In-game description "You sport a babbling mouth on your forehead that rants and raves dark secrets."
Message when acquired "You sprout a babbling mouth on your forehead that rants and raves!"
Message when removed "The babbling mouth on your forehead disappears."
Attribute changes -6 Charisma, -6 Appearance, -4 Perception, +8 Learning
Other effects Casts random spells, costing all PP, granting spell knowledge and ~10% chance of losing 1 Willpower.
Completely nullifies Stealth.
Ghost librarian will never give away the weird tome.

Babbling mouth is one of the 35 possible corruptions that can be inflicted on the PC. It makes the PC periodically cast a random spell, draining all PP and granting a low number of spell knowledge points. It also makes the PC automatically fail all Stealth checks, and prevents the PC from getting the weird tome from the ghost librarian.


A very odd corruption. Its Learning boost is universally beneficial, and whilst the stat penalties it brings are somewhat significant, the three stats in question are generally regarded as the least important ones. It also nullifies Stealth, as if the PC was using a torch.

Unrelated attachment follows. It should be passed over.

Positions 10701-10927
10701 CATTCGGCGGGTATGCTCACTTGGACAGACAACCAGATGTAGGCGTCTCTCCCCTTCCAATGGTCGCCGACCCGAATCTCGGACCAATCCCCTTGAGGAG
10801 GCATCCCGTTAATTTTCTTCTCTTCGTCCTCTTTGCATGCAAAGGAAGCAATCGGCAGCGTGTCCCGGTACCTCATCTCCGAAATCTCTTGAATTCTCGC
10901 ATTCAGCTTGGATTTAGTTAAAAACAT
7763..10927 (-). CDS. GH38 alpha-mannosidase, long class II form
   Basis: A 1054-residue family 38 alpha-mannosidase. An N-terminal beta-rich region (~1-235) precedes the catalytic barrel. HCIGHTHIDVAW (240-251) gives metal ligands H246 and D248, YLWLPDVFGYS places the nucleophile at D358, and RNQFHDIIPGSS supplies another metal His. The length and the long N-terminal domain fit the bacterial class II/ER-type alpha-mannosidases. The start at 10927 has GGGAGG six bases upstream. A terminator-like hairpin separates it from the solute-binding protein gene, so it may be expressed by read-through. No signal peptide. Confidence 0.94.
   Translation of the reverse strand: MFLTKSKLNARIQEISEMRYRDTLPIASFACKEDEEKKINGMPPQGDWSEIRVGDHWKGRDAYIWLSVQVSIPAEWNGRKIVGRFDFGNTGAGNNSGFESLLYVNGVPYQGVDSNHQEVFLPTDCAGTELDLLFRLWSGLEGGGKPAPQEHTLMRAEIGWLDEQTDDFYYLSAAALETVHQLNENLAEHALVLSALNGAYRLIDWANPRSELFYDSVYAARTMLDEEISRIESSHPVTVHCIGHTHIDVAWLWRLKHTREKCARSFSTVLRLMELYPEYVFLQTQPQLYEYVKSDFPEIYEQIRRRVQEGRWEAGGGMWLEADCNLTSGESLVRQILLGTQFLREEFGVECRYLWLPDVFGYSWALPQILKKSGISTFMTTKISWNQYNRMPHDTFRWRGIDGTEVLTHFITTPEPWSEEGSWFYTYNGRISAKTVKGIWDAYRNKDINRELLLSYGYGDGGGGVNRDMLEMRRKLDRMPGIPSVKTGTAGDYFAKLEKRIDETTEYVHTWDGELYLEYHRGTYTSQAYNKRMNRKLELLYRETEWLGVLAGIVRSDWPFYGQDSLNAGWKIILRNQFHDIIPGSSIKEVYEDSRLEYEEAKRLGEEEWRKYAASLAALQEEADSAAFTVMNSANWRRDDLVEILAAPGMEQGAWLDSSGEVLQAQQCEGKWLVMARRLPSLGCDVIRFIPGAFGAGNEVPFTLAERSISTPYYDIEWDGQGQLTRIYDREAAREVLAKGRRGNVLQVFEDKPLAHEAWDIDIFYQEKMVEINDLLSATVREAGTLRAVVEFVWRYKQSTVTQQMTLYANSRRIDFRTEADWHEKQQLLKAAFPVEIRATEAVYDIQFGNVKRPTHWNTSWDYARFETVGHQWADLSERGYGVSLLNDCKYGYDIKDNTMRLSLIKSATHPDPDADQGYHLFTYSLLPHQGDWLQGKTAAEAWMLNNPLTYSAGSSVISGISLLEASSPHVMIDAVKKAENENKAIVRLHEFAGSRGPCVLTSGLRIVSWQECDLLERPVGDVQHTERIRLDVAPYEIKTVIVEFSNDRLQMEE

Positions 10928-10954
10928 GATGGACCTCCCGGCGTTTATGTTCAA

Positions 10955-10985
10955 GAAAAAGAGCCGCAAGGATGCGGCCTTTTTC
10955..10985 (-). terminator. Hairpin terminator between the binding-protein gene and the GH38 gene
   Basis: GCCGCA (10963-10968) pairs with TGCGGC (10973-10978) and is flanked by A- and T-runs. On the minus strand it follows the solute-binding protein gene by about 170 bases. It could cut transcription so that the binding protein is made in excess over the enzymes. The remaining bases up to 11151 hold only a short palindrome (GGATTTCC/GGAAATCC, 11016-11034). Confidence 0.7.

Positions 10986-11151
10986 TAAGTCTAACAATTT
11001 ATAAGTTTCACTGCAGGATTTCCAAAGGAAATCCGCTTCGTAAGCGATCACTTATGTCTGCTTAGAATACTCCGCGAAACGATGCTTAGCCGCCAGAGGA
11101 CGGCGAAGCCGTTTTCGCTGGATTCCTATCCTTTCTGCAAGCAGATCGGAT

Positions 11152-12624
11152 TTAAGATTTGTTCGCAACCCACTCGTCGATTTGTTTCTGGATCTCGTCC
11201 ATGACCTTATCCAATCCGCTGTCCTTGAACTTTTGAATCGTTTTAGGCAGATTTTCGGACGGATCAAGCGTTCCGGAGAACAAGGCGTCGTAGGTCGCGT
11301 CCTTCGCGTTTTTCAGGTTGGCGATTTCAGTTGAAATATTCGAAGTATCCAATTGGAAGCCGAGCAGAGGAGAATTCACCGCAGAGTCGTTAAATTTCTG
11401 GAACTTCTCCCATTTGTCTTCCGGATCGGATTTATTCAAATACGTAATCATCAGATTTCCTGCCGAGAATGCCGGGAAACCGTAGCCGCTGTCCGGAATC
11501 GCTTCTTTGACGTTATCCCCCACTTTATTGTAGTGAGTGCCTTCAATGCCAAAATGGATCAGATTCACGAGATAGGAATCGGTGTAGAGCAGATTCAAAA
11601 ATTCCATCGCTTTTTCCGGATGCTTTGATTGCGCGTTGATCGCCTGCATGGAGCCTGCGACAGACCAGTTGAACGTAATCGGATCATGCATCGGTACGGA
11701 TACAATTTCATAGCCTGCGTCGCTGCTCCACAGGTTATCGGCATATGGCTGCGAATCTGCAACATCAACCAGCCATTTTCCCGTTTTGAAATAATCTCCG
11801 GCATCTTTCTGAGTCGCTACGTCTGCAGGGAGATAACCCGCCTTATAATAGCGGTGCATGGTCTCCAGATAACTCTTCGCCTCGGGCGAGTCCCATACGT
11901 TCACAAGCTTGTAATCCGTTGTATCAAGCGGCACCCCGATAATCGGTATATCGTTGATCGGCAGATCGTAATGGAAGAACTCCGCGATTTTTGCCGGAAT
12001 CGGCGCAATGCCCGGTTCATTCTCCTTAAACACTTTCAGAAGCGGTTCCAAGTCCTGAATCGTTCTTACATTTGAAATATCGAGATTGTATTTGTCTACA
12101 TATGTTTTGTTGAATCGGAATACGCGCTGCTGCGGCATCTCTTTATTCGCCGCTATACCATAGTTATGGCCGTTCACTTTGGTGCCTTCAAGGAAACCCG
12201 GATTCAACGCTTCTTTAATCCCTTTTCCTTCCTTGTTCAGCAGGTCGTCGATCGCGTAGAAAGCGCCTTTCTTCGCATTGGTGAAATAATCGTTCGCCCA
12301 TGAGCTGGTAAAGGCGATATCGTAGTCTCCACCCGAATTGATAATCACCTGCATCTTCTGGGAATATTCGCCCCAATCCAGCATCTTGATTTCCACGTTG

Its secondary effect, however, is a bit trickier to assess. At random intervals, the mouth screams a formula that invokes the same effect as a wand of wonder, i.e. casts a random spell and slightly increases the PC's knowledge of that spell. The effect seems to have a 1d1000 chance of occurring at each turn; some testing has shown statistics of a minimum of 71 turns and a maximum of 4339 turns passing before the effect activated. Though appropriately rare, it is possible for the randomly chosen spell to be Wish.

There is an additional price to pay for this effect, though — once activated it depletes all of the PC's PP. This may prove very frustrating and even dangerous for PCs heavily relying on their own magic, although veteran spellcasters tend to have very fast PP regeneration. It does have the additional benefit of training Mana quite quickly without draining the PC's own spell base. Fighters inept with magic might find this effect quite beneficial, depending on the spell that is cast (though it does mean that very unfortunate accidents, like unexpectedly attacking an adjacent NPC with a ball spell, can occur). Mindcrafters, on the other hand, might be largely disadvantaged by the effect as they depend more on maintaining their PP.

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